Navy could run two years late on business systems upgrade, GAO finds
Cost overruns could reach 31 percent
- By Amber Corrin
- Sep 16, 2009
The Navy's Enterprise Resource Planning (ERP) project, designed to modernize Navy business systems, is struggling with program management, according to a new Government Accountability Office report.
GAO predicts the project will be at least two years behind schedule and at least $570 million over budget. GAO had previously warned of the schedule slippage and cost overruns a year ago.
The service started the project in 2003 and originally planned for it to be completed in 2011 and to cost $1.87 billion. GAO now estimates a completion date in 2013 at a cost of $2.4 billion -- 31 percent above the original projection, the report said. Navy officials recently said the system is ready for full deployment.
The program is part of a larger Defense Department program to modernize business systems, and a second leg of the program would also eliminate the need for sailors to carry cash on ships by issuing smart cards for monetary transactions.
Problems with properly estimating, managing and comparing contractor costs have contributed to the overrun, the watchdog agency reported, indicating a failure to create an effective master schedule for the overhaul and to adhere to earned value management and economic justification.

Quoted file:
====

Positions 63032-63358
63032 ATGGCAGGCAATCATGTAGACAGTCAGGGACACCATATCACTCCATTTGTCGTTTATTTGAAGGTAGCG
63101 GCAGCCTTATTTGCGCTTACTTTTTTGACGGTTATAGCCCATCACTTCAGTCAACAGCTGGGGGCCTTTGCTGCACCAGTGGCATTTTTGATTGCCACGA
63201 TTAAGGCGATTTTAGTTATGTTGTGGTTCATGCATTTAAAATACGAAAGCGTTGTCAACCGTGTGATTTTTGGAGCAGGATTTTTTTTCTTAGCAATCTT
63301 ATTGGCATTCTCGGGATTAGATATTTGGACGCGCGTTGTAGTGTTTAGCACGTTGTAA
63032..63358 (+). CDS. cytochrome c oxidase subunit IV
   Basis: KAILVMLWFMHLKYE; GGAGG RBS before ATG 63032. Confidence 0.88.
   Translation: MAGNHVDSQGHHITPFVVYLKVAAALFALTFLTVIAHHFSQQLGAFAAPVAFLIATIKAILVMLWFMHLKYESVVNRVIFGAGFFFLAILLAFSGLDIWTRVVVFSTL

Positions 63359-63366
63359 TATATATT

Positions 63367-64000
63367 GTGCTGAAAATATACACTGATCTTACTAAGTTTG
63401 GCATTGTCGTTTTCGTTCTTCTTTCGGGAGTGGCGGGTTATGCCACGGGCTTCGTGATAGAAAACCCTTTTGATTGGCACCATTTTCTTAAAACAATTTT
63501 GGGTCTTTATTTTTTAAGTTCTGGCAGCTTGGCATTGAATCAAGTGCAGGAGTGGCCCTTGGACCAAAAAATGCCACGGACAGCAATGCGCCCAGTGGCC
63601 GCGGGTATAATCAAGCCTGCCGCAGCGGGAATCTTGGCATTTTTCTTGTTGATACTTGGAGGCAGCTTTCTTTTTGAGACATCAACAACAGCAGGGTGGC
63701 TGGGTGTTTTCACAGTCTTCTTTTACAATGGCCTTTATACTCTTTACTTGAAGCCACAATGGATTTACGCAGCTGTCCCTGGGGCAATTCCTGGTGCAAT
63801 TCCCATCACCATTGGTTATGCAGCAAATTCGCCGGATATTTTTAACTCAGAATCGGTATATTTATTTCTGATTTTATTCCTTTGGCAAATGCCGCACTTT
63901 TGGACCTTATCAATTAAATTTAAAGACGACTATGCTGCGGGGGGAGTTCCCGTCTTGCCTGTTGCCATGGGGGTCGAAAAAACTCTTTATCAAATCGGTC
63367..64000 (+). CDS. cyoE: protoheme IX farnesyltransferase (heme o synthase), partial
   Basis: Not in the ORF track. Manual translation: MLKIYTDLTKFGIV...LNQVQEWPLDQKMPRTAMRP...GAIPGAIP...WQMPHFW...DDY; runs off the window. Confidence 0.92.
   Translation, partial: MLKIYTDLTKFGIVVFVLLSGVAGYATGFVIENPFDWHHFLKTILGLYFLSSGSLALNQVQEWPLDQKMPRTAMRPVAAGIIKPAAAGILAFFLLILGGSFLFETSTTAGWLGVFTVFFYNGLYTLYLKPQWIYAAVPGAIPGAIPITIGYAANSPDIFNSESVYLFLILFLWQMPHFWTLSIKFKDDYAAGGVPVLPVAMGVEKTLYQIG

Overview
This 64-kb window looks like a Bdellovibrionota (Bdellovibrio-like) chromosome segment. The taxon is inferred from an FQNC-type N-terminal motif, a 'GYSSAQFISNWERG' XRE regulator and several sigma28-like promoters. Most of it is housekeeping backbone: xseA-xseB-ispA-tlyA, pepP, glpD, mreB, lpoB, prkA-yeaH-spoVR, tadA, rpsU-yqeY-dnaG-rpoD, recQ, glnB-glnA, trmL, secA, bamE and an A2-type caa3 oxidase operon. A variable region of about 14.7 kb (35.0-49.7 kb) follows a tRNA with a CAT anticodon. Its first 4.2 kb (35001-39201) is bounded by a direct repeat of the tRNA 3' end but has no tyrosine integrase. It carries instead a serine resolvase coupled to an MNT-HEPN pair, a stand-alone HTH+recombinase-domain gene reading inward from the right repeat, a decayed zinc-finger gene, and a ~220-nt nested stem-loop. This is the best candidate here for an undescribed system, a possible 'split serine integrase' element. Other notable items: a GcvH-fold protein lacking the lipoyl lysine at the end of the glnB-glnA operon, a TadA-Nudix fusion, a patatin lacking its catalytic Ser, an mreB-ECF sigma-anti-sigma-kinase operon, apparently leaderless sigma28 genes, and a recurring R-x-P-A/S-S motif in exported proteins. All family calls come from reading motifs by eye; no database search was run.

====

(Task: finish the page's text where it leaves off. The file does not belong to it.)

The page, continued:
Also, the Navy has failed to mitigate risks from converting data from the Naval Air System Command’s legacy computer systems to ERP, GAO found in the report published Sept. 15.
“We concluded that by not effectively implementing these [information technology] management controls, the program was at risk of not delivering a system solution that optimally supports corporate mission needs, maximizes capability mission performance, and is delivered on time and within budget,” the report said.
Weaknesses in controls “will likely contribute to future delays and overruns if they are not corrected,” GAO said.
GAO called on the secretary of defense to direct the navy secretary to take steps to rectify the program by implementing and ensuring adherence to appropriate earned value management standards, and to assign an independent agency to oversee the process. The report also called for risk mitigation in converting data from legacy systems, and for frequent progress reports.
The report said the Navy agreed with GAO's recommendations and would implement them in seven months.
Amber Corrin is a former staff writer for FCW and Defense Systems.